"Diane Chasseresse," School of Fontainebleau. The painting shows Diana while hunting. The peculiar crescent moon on her forehead symbolizes her being a moon goddess.
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The Nelson-Atkins Museum of Art, Kansas City, Missouri. (Purchase: Nelson Trust).


Diana was an ancient Italian goddess of woodland. In Capua and in Aricia, a locality near Rome, there are still shrines dedicated to the old Italian goddess. Her shrine in Aricia was on the shores of the lake Nemi. For that reason, she was named Diana Nemorensis, Diana of the Woods. The rites dedicated to her were particularly brutal.

Human sacrifices were offered to the indigenous goddess. Diana's priest was an escaped slave. Every new priest had to kill their predecessors to obtain their offices. At Capua, people believed that the preservation of the city depended on the fate of a long-lived hind sacred to the goddess.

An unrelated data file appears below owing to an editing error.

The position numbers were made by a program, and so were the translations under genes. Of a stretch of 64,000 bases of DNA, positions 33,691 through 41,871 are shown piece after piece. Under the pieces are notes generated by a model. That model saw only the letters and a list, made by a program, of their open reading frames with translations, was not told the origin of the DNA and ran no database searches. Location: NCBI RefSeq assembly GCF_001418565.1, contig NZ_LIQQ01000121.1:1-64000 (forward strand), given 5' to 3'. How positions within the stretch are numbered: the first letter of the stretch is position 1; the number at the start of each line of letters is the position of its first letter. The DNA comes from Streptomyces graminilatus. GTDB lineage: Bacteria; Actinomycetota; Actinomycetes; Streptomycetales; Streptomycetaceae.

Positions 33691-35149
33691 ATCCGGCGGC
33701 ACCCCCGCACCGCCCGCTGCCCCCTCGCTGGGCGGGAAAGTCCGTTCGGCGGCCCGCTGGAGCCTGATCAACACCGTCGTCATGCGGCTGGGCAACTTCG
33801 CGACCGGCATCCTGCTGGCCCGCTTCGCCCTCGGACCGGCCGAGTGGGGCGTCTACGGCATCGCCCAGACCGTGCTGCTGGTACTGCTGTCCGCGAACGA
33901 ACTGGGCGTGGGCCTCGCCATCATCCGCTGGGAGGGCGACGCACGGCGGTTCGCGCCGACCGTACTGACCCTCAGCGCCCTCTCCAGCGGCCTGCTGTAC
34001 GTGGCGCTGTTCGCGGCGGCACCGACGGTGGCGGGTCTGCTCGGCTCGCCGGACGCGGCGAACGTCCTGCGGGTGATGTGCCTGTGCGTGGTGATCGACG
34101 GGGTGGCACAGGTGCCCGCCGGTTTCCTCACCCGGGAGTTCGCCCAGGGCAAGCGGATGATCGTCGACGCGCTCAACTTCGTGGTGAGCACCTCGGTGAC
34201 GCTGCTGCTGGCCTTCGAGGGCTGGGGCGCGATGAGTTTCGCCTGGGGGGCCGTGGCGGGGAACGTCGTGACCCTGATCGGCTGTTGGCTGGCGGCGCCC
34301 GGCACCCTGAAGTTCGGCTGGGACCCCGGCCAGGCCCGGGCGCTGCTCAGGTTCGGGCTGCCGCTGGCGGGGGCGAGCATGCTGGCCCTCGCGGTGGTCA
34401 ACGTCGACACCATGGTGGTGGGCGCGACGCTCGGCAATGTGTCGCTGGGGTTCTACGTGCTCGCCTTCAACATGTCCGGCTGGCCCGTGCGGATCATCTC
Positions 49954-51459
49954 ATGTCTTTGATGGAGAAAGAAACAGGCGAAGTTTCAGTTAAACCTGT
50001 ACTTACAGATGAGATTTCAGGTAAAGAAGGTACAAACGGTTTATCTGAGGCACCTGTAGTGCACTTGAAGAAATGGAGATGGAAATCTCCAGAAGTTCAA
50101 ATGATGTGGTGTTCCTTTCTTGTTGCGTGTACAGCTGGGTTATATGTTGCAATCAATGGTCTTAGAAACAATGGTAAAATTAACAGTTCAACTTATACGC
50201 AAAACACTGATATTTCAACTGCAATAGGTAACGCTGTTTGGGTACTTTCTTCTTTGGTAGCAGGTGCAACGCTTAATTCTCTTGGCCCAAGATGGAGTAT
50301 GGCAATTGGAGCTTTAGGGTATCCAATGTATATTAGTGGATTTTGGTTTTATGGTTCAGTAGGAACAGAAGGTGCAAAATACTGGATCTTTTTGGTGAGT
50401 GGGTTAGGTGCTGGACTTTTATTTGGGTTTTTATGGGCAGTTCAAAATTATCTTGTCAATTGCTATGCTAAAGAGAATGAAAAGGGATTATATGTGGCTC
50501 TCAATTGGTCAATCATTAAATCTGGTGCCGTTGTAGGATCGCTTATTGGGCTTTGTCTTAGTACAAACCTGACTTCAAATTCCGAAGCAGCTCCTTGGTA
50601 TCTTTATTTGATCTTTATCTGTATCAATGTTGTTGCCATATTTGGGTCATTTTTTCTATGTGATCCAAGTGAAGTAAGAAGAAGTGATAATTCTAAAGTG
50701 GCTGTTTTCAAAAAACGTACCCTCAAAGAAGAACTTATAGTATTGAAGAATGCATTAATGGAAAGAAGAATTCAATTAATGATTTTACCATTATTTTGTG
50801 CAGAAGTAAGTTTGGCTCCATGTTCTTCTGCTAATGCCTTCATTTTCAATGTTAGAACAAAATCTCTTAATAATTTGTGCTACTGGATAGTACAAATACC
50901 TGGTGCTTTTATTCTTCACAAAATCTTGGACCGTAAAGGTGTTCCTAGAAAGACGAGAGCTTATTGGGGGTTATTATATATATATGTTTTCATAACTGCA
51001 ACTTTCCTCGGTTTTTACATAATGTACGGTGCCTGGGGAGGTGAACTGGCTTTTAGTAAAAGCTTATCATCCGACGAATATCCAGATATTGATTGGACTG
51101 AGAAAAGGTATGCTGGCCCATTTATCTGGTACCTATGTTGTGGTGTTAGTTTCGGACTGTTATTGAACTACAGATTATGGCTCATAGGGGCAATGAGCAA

As the result of the influence of the Greek colonies in southern Italy around the sixth century BC, Diana became identified with the Greek goddess of woodland Artemis acquiring the attributes of this latter. For the Greeks, Artemis was also the personification of the Moon and her twin brother Apollo was associated with the Sun. Her father and mother were Jupiter and Latona.

Diana believed her virgin body was very sacred and not for a male's eyes. One day the hunter, Actaeon, was wandering around and stumbled upon Diana bathing. Diana became so angry, she turned Actaeon into a stag. Now he was unable to speak, and so no one would ever hear about Diana's naked body. Actaeon was killed by his own hunting dogs, because he couldn't tell them he was their master.

Last modified August 1, 2002 by Jennifer Bergman.

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